Apple highlights Accessibility Awareness Day with new section in App Store Apple tends to launch new sections within its App Store quite frequently, especially when they’re trying to highlight something with the apps available within its store. Now, to highlight the Global Accessibility Awareness Day, which “raises the profile of and introducing the topic of digital (web, software, mobile app/device etc.) accessibility and people with different disabilities to the broadest audience possible,” Apple has highlighted several different apps that aim to help the cause. There are 15 different apps within the new section, ranging from use with the iPhone, the iPad and the Apple Watch as well. Apps like Instapaper are included, as well as Workflow and djay 2. The dedicated section can be found below. [via Apple]

Thinking about math from someone else’s perspective This essay is part of the larger radio documentary Teaching Teachers, which you can listen to in its entirety on this website or on our podcast feed (iTunes). Deborah Ball used to teach elementary school. Now she’s dean of the School of Education at the University of Michigan. She’s on a mission to help the public and policymakers understand what it takes to be a good teacher. “What you do when you’re teaching is you think about other people’s thinking,” she says. “You don’t think about your own thinking; you think what other people think.

untitled Discussion of U.S. and Worldwide Issues of Cognitive Accessibility Yesterday, Neil Milliken and Debra Ruh, members of the W3C‘s Cognitive and Learning Disabilities Accessibility Task Force, interviewed Andrew Imparato, Executive Director of the U.S. Association of University Centers on Disabilities as part of their AXSchat series. Watch the great, informative interview of Andy. Their discussion is a wide-ranging one, including commentary about related U.S. policy, and the history […]W3C Task Force Webinar: Building Accessibility to Address Cognitive Impairments Webinar: Building Accessibility to Address Cognitive Impairments Conducted By: Lisa Seeman, Chair of The W3C Cognitive Accessibility Task Force; and Rich Schwerdtfeger, Chief Technology Officer, Accessibility, for IBM Software Group, an IBM Distinguished Engineer and Master Inventor.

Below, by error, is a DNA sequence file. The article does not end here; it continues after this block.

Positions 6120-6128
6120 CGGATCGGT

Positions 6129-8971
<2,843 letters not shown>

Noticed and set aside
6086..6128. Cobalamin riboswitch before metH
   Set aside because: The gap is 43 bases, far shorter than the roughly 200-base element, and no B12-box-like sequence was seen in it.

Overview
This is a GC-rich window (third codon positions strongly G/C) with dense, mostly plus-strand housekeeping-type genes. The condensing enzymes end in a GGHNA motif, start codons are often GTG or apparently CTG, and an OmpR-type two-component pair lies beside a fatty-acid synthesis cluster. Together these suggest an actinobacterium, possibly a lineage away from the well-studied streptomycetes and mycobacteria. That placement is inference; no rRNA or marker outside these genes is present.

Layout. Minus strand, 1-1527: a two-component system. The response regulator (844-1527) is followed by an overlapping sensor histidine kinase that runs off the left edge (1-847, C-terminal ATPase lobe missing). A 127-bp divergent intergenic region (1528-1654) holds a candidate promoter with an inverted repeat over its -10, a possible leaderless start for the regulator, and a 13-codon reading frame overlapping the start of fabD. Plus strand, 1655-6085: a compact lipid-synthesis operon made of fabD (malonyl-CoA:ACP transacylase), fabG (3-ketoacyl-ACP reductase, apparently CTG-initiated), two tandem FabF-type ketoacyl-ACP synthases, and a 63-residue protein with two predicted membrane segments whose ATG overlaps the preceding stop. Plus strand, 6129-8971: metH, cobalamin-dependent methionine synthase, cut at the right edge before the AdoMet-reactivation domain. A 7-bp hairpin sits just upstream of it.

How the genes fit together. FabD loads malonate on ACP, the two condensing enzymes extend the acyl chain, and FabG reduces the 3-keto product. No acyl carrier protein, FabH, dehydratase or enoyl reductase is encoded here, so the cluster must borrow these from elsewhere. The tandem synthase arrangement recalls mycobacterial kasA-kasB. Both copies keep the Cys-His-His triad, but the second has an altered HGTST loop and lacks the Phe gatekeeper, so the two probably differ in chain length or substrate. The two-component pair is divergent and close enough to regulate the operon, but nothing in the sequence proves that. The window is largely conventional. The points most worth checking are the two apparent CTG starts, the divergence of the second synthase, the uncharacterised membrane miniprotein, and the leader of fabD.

Substitute Leaves Note on Teacher’s Lesson Plan Urging Him to Expose Students to Creationism Thank you for your interest in Patheos newsletters! Please enter your email address below and click the "Subscribe" button. Thank you for your subscription. You can visit your Preference Center to complete your profile and see what else we have to offer. We apologize, we were unable to complete your subscription at this time, please try again later. If this error persists please contact us at Teachers tap into brain science to boost learning JUDY WOODRUFF: Next: neuroscience and education. Thousands of teachers around the country are learning about an alternative teaching program that aims to use scientific discoveries about the brain to improve the way children learn in the classroom. Special correspondent John Tulenko of Learning Matters reports from Philadelphia. JASSELLE CIRINO, Teacher, Francis Scott Key Elementary: When I say class, you… CLASS: You stop what you’re doing.

Mobile Devices in the Inclusive Classroom (Series) In this series of 4 webinars on Mobile Devices in the Classroom, AT Specialist Mike Marotta discusses the advantages of using mobile devices as Assistive Technology (AT) and as a means to promote inclusiveness. Webinar #1 focus on the Chrome browser as a cost-effective AT for students with disabilities and on the collaborative features of the browser. Webinar #2 is all about Accessibility issues, creation of Accessible Instrucional Materials (AEM) and selection of Apps when transitioning individuals with disabilities to work and/or higher education.

» ‘Science Guy’ Speaks Out: Bill Nye Says Nay To Anti-Evolution Crusade, As Bills Pop Up In The States Sandhya Bathija is the Communications Associate for Americans United for Separation of Church and State. With Darwin Day (Feb. 12) just around the corner, scientists, educators and citizens across the world are gearing up to celebrate the birth of Charles Darwin and his contributions to science. As Bill Nye “The Science Guy” recently put it, teachers’ reluctance to teach Darwin’s theory of evolution is “horrible.” Scientific advances that benefit everyone could be at risk if students don’t learn sound science. “People make flu vaccinations that stop people from getting sick,” he said. “Farmers raise crops with science; they hybridize them and make them better with every generation.